Energetics of Home Dehydration; The Effect on Product Cost and Quality release_pc7adf6mmra75e3bigctxvrp24

by Crystal Ann Willis

Published by Utah State University.



The purpose of this study was two-fold: (1) to compare different home dehydrators and determine if the operation and design of the home dehydrators affected the color, cost, nutrient content, acceptability or flavor of the resulting products and (2) to determine the effect of physical parameters on product color, nutrient content, acceptability and flavor. The physical parameters that were measured during the dehydration process were temperature, relative humidity, and mass flow rate of air. Two products, Daucus carota var sativa (carrot) and juice of Lycopersicon sp. (tomato), were dried in each of six dehydrators (treatments). A sensory panel was used to determine the color, acceptability and flavor differences in dehydrated carrots and tomato juice form the different treatments. Carotene and ascorbic acid content were determined in the carrots and tomato juice, respectively. The total cost of dehydration was calculated by summing the fresh produce cost, energy costs, equipment and cost of labor. The design and operation of the five dehydrators designated for home use had significantly different effects on the cost, color, flavor, and acceptability of both carrots and tomato juice. Ascorbic acid content in dehydrated tomato juice production from the six dehydrators differed significantly, but, the carotene content of dehydrated carrots did not differ statistically between treatments.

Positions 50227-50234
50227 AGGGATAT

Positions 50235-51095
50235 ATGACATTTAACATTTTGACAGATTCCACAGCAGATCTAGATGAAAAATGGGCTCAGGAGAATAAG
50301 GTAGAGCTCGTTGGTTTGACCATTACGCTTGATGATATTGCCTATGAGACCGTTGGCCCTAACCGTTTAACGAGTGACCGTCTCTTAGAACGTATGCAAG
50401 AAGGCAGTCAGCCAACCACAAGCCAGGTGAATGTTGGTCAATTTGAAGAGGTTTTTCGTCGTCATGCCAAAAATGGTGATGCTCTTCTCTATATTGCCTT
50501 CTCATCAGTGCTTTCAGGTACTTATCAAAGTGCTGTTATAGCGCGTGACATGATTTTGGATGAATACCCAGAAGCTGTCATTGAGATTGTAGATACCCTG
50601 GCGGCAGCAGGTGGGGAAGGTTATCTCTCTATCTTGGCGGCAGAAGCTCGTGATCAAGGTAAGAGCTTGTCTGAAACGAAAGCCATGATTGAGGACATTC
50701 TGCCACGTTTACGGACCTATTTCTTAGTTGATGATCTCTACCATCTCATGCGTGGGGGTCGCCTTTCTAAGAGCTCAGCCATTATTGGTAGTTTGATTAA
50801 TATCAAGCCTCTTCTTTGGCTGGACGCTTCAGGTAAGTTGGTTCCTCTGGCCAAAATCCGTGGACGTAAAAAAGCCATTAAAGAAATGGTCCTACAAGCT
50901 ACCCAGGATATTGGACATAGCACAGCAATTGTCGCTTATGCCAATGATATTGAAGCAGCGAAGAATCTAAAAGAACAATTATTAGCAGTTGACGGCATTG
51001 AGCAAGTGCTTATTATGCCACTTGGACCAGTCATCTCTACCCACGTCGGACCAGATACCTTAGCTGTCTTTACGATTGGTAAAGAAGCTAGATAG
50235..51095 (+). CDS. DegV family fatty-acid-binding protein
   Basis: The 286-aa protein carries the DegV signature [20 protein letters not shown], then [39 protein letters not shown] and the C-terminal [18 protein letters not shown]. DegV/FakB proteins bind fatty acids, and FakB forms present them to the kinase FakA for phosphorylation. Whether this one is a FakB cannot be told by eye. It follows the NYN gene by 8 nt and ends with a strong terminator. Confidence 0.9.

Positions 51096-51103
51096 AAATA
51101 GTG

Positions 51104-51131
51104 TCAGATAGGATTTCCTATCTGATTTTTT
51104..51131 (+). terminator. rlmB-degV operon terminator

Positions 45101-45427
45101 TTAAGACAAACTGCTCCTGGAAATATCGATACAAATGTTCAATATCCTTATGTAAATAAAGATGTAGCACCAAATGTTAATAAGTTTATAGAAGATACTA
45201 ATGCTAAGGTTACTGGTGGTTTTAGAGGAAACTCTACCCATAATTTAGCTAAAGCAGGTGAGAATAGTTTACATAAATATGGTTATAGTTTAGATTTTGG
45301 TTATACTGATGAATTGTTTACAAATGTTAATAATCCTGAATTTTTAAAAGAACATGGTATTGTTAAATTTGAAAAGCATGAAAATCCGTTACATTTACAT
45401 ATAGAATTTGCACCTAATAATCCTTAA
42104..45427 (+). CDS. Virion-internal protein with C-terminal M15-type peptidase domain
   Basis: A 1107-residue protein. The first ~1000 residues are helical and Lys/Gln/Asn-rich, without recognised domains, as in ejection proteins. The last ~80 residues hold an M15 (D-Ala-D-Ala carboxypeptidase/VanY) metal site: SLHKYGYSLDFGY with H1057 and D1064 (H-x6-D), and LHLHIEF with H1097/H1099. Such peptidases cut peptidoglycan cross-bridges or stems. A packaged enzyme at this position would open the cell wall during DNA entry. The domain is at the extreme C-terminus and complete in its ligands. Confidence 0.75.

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Year   1980
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